We all know that Professor Wax has made uncomfortable observations about Black Americans in the past. Yet, Professor Loury, a Black man, regularly invites Professor Wax on his show to engage in meaningful and civil discourse. He is able to put aside whatever discomfort he feels from Professor Wax’s past words to find common ground wherever it may be. By doing this, Professor Loury embodies the American ideal. I sincerely hope that you can overcome the discomfort in your own heart just as Professor Loury has in his.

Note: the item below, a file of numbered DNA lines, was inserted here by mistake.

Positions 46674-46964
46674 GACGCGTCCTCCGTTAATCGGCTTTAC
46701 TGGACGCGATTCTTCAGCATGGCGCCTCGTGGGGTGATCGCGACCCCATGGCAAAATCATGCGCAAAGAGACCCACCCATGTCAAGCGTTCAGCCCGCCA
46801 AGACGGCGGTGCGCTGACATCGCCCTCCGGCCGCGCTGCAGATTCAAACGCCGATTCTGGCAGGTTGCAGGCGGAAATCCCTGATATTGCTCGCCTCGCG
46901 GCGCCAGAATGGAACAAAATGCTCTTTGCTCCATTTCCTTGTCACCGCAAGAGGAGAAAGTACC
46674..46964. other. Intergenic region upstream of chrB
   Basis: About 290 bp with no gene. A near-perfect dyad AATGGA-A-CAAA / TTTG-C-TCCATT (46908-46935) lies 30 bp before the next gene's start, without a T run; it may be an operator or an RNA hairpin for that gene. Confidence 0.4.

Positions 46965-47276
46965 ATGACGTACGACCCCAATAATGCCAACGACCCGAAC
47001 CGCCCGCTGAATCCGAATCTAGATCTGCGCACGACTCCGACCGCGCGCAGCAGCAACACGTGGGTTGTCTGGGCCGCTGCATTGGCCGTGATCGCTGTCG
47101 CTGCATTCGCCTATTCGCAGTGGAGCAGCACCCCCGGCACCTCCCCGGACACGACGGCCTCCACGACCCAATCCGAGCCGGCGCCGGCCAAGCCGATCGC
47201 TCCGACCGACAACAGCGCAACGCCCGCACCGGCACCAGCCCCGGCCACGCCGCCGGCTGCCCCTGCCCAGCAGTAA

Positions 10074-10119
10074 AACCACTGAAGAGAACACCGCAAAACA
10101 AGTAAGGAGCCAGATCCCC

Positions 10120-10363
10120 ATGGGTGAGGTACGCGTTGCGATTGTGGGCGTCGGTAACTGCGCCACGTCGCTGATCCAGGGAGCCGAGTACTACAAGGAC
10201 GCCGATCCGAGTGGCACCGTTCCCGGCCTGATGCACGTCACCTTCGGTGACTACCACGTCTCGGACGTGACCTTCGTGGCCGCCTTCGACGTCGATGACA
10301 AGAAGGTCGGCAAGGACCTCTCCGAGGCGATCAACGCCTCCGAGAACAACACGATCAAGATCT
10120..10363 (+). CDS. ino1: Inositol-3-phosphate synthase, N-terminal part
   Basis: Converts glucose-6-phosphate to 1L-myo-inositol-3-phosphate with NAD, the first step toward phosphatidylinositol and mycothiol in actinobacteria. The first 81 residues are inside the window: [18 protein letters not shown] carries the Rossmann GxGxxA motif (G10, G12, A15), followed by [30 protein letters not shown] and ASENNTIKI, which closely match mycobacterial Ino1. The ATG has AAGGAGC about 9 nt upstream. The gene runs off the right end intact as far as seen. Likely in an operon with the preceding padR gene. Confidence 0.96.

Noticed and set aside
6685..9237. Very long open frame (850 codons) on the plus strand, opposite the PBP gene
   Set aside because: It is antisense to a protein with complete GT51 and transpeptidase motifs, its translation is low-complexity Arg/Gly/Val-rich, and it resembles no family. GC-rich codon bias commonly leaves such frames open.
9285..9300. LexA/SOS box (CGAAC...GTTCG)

One of the core principles of Republicanism and of classical liberalism is that the government should play only a limited role in society. As a representative of the government of Philadelphia, you are urging a private institution to investigate one of its employees, implying strongly that she should be fired. This is a powerful move, and it may have some kind of impact. But is this really the right move? What would our founding fathers think of statesmen pressuring a university to fire a professor over something she said? As a constituent, an American, and a brother in faith, I humbly ask that you reconsider your request to the University of Pennsylvania. Unity that is achieved through silencing those who disagree cannot last.